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"The recognition of fatigue is crucial in addressing climate change," states the author, describing it as a "fairly extreme" concept.
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“The recognition of fatigue is crucial in addressing climate change,” states the author, describing it as a “fairly extreme” concept.


“Are you feeling tired today?” asked political theorist Ajay Singh Chaudhary during a video call on a dreary Friday afternoon. This is not only a question directed towards me, but to everyone – and Chaudhary is well aware of the answer. The evidence shows that most of us would agree that we are indeed exhausted. However, Chaudhary argues that this is not solely an issue for individuals: “Our environment is draining, our societal and financial dynamics are draining, and even our personal lives are draining.”

The main idea presented in his debut work, The Exhausted of the Earth, is the connection between personal well-being and the condition of the world. He also contends that this relationship is not inevitable. Instead, he maintains that “Your exhaustion is not some random byproduct” and can be attributed to a specific group of individuals, rather than just Jeff Bezos or Elon Musk. Capitalism promotes a sense of individualism rather than a collective effort.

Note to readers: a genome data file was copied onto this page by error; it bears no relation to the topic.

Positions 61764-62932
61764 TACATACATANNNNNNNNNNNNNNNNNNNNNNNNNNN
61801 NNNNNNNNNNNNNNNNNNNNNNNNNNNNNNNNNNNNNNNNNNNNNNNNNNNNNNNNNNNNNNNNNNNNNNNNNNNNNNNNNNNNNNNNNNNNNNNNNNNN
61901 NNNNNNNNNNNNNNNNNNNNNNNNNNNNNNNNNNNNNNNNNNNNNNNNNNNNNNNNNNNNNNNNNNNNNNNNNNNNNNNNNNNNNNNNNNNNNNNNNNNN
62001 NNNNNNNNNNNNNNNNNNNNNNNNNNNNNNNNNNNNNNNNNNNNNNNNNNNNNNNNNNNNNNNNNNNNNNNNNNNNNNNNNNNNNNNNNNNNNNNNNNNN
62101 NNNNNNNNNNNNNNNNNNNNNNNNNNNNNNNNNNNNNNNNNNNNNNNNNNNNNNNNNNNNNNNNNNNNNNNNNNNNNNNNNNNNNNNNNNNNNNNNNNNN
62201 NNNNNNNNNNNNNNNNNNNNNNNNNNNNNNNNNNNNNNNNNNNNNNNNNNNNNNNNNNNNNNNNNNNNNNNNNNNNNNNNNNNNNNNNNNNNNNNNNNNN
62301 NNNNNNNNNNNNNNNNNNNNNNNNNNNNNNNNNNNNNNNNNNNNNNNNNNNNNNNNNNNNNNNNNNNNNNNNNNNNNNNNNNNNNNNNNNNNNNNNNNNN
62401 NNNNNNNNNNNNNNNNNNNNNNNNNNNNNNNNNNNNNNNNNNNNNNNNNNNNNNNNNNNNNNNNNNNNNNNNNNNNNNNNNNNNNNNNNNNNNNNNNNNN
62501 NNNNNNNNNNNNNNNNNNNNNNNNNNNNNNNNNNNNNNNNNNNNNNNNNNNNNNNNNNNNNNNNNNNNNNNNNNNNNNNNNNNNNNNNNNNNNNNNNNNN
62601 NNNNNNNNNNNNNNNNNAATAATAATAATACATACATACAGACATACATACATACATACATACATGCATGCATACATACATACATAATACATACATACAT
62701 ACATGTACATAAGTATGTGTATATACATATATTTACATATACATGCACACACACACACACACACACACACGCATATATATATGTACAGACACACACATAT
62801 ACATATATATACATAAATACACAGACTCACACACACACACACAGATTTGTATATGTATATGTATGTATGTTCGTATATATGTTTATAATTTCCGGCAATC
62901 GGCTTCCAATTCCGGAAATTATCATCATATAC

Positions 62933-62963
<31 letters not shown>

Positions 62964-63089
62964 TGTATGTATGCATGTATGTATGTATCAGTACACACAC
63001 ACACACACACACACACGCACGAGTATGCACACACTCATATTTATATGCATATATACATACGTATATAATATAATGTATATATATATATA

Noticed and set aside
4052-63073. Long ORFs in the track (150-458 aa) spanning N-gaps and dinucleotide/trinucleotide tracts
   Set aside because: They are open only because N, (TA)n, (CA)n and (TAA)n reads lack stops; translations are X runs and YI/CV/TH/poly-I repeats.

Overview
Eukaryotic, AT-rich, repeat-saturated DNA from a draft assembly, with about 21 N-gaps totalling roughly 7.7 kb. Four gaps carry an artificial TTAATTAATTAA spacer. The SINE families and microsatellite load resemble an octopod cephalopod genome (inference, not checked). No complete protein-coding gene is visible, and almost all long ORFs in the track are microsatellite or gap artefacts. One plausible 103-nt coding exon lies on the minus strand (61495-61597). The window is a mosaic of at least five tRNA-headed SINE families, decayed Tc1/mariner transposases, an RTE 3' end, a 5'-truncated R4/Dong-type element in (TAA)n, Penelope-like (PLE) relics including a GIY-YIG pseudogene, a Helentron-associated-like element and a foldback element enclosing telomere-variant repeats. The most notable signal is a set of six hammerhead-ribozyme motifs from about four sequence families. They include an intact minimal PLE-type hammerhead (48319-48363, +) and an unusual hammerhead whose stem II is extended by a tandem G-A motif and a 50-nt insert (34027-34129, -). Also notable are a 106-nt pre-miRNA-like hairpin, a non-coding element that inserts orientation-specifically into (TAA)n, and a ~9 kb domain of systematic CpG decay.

Chaudhary, the head of the Brooklyn Institute for Social Research, wrote a book that delves into the relationship between climate and politics. As someone raised by natural scientists, he felt a personal connection to the topic and saw it as a chance to bring attention to the lack of political action in addressing the climate crisis.

The issue of climate change involves politics, but not the idea of everyone agreeing, as stated in the short introduction of the book. It is also not about relying on technology to solve the problem. It is not the end of the world, but rather a contest between real people facing real crises and having actual differences, interests, and potential outcomes. Ultimately, climate change is a matter of power.